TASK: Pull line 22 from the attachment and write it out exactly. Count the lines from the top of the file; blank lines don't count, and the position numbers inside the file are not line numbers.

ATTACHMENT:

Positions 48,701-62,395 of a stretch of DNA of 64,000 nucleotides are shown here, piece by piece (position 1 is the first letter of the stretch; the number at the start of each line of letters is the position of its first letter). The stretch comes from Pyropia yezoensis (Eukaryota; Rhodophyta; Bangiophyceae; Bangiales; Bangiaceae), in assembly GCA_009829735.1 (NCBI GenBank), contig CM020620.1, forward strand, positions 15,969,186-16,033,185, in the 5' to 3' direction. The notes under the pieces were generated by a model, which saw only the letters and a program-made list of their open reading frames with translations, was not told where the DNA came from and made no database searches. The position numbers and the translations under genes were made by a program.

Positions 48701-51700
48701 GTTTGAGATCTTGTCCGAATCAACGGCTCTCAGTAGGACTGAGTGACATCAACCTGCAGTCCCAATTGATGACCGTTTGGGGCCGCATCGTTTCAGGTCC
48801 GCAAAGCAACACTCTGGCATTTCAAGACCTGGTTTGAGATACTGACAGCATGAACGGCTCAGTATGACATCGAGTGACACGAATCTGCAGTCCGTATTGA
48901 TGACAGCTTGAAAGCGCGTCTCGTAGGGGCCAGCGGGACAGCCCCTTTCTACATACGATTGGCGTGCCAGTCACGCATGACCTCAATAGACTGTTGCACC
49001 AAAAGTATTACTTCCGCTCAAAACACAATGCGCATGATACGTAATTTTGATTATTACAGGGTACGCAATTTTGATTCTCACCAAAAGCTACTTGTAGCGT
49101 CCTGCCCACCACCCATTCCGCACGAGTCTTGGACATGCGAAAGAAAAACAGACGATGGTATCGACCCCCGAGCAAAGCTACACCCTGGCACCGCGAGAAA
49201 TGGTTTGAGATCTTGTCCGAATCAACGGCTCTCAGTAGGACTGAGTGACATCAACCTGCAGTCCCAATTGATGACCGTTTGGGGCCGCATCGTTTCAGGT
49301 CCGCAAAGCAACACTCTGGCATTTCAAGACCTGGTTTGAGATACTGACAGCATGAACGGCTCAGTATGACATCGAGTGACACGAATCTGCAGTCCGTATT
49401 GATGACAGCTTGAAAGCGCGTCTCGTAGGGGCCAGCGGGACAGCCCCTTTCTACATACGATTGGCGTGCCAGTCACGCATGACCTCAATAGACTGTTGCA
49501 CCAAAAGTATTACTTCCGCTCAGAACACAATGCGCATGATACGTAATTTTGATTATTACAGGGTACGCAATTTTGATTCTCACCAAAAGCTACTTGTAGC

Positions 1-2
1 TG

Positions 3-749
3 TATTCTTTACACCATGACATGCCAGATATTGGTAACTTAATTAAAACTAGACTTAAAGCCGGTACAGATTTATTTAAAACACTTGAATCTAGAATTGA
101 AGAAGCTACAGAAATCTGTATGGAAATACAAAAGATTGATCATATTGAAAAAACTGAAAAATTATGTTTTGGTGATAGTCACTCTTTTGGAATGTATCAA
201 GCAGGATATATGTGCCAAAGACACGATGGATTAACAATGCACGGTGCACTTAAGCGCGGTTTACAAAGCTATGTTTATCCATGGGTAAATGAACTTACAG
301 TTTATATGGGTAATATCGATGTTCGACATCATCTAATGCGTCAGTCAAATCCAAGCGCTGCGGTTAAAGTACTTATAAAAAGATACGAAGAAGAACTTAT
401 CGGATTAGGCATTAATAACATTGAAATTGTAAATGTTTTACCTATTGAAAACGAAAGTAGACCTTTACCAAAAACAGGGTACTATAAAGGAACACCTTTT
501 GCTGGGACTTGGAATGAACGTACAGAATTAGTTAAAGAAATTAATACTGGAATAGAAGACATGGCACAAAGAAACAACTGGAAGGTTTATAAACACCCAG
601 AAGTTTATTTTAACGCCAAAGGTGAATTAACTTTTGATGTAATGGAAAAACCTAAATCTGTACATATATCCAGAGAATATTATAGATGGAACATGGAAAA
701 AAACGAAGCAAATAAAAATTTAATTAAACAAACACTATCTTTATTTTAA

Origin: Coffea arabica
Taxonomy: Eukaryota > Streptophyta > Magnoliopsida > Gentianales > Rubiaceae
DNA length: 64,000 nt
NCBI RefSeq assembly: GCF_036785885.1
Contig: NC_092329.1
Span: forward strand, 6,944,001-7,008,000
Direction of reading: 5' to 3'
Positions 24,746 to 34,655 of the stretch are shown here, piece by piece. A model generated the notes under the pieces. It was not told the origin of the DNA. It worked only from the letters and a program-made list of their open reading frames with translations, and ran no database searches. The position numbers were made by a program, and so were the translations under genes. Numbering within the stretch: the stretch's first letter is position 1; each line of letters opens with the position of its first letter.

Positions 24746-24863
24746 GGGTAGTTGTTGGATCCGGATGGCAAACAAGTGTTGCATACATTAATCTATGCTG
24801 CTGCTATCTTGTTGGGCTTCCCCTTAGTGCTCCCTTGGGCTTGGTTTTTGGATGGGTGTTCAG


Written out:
701 AAACGAAGCAAATAAAAATTTAATTAAACAAACACTATCTTTATTTTAA